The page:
A Brutal Youth: Memories of Growing Up in Brutalist Masterpeice Habitat 67

“How do you live with all that cement,” my schoolmates would ask. “With delight” was the only answer. They understood once they visited.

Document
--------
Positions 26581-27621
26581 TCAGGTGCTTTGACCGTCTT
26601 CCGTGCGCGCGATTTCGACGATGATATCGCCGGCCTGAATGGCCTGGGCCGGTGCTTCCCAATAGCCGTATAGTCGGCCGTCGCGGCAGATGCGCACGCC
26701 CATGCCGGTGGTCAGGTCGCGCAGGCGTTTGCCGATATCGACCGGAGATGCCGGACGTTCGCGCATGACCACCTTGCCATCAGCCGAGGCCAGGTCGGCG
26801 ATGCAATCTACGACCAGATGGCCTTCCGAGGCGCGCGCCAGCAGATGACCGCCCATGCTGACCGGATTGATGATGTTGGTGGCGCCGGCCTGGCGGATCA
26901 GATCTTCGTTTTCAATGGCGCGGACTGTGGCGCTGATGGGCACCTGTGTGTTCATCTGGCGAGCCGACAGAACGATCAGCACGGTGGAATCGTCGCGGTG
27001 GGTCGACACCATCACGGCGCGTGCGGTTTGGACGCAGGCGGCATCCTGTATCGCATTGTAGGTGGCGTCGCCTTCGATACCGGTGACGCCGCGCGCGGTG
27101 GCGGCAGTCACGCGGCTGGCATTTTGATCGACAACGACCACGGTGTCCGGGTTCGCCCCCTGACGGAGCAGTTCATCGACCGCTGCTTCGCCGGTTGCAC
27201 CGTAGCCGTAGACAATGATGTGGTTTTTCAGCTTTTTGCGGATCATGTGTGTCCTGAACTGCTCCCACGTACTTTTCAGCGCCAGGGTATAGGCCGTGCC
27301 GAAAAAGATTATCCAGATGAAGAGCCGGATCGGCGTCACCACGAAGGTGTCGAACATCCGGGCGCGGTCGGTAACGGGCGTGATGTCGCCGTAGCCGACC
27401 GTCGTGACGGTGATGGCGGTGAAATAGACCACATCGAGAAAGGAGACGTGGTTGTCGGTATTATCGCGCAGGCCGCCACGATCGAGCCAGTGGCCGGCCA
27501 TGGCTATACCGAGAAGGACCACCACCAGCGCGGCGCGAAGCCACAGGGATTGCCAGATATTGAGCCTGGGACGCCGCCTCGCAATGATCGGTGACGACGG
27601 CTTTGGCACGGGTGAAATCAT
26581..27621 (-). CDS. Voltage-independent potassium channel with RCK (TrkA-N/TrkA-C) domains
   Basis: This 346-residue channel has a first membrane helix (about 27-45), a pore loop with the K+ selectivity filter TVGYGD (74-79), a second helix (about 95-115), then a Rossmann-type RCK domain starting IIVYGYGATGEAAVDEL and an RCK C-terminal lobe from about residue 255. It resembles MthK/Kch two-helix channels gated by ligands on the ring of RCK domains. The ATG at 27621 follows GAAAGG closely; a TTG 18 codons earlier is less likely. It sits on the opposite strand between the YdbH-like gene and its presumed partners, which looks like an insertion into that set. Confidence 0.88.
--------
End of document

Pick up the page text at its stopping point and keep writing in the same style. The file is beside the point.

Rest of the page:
Part childhood memoir, part ode to brutalism itself, this piece by Blake Gopnik touches on his experiences living in Habitat 67 while celebrating the return of a form that many openly reviled for decades, but have now gradually come to like, even treasure. (Of course, not all is well for brutalist forms: Tadao Ando's Piccadilly Gardens in England is slated to be demolished after vigorous complaint by local residents.) However, those buildings that have survived the wave of demolitions are being increasingly valued for their spartan, bulky beauty: Canada's government is issuing a stamp celebrating the 50th birthday of Habitat 67, and oddly enough tours of the specific apartment Gopnik used to live in will be offered to the public. As Gopnik writes: Habitat’s 158 fill 365 cast-concrete boxes, piled 11 stories high in a madcap mess of cantilevers and bridges and perilous open spaces — like (guess what) a stack of children’s blocks. For sheer sensory excitement, Habitat could ...

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